I've been following the hullabaloo about the special issue of Synthese dealing with "Evolution and its Rivals" with interest. Very briefly, what happened was that Synthese had a guest-edited special issue this past January dealing with Intelligent Design. One of the articles, Barbara Forrest's "The Non-Epistemology of Intelligent Design," is I would say pretty critical of Francis Beckwith's ID advocacy. According to the guest editors, after the article was published online (but before it appeared in print) friends of Beckwith and of ID protested to the editors-in-chief. The EiCs attempted to get Forrest to revise the article (after it had been published), but she declined. The idea of inserting a disclaimer into the issue was broached and rejected--the guest editors claim that they were assured on two different occasions that no disclaimer would be attached. Beckwith was then given space in (a later issue of) the journal to respond to the Forrest article.
So the guest editors were really pissed when the editors-in-chief did attach a disclaimer to the print version of the issue, vaguely indicating that some of the articles included in the issue violated the journal's editorial standards with respect to tone.
Leiter thinks the EiCs caved to the ID lobby and is urging people to boycott Synthese unless they can present a satisfactory explanation or make things right some other way. The EiCs have issued a response. The most interetsing discussion so far has appeared in this thread at New APPS.
There are, obviously, a bunch of issues here. But one thing I would like to know more about is this: what kind of editorial procedures are normally in place for guest-edited special issues like this? Do the editors-in-chief just hand over the keys to the guest editors and then leave and not come back until the issue is done? I am naive about this sort of thing, but that strikes me as unlikely. It seems to me that even if the guest editors are doing the hands-on work of finding authors, selecting and editing the articles, sending them to reviewers, assembling the issue, and that sort of thing, the editors-in-chief would still have to be reading penultimate drafts and exerting final executive authority. Right? The editors-in-chief do not just totally cede all executive control over those pages of the journal to the guest-editors, do they?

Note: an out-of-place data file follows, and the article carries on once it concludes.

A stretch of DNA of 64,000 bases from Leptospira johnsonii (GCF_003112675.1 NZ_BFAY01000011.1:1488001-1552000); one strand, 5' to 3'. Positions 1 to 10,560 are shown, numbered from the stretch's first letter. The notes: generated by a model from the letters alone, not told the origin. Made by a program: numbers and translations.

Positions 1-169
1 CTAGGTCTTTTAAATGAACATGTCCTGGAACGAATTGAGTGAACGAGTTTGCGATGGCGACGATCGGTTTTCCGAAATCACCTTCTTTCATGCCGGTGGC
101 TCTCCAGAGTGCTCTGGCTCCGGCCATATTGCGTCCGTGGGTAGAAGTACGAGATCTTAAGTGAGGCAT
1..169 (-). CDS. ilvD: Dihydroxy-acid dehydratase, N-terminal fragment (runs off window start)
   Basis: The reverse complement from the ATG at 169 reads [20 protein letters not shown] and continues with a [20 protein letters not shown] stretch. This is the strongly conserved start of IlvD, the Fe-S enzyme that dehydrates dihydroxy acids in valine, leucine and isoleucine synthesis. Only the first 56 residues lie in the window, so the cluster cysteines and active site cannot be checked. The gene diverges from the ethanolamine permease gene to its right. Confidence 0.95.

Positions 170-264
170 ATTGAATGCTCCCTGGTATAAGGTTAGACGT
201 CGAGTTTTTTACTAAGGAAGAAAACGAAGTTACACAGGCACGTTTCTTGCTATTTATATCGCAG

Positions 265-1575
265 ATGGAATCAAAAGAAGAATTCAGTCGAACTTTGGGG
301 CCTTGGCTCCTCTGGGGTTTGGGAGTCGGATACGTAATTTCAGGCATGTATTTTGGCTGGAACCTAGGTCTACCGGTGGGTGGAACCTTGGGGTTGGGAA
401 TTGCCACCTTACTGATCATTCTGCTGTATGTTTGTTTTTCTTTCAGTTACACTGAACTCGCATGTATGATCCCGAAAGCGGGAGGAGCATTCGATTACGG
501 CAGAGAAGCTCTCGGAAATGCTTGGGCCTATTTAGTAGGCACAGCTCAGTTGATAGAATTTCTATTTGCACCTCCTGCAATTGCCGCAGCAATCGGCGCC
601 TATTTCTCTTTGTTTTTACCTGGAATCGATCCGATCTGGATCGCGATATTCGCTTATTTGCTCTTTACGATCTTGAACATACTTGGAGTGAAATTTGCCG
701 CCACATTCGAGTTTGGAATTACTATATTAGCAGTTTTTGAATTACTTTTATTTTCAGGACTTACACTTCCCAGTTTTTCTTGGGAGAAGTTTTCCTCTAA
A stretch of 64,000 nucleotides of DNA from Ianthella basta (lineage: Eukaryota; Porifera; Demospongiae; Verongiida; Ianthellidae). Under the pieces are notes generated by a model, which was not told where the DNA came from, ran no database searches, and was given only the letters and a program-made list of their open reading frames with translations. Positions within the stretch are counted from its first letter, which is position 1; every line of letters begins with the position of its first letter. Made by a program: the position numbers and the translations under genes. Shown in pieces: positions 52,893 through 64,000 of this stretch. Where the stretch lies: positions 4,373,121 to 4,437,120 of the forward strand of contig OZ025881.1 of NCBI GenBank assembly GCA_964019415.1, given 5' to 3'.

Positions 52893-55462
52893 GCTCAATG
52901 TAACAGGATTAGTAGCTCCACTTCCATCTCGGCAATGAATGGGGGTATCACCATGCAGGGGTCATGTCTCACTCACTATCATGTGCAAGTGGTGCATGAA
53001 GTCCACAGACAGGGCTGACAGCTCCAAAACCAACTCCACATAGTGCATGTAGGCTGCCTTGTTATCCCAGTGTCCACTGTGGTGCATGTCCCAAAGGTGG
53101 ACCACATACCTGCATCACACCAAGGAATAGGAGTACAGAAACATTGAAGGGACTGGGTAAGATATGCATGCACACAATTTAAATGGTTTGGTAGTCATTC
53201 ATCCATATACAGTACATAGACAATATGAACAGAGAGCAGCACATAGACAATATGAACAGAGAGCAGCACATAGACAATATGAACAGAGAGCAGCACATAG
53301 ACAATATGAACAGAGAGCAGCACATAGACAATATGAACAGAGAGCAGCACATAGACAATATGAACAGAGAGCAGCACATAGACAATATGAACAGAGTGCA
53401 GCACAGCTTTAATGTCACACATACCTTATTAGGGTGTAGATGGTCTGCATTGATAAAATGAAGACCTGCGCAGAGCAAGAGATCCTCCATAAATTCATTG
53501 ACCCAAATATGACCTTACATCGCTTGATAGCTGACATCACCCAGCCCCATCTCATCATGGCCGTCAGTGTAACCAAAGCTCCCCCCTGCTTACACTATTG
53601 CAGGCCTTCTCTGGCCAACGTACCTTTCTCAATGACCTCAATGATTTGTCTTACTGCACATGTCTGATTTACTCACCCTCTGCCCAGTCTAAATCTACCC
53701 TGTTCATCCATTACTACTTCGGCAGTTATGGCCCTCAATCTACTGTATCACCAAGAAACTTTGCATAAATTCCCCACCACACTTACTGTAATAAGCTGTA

If my sense of how these guest-editing procedures would work is correct, then the decision to disclaim the issue is ludicrous. If the EiCs read the Forrest article in advance of publication and felt that it would violate their editorial standards for tone or whatever, they should have taken steps in advance of publication to correct the problem. And if they read the article in advance of publication and felt that it would not violate their editorial standards, then they should stand by the issue and their guest-editors now. And if they are going to disclaim the issue, they should let the guest editors and contributors know about it beforehand, and they should not assure the guest editors that they aren't going to do it.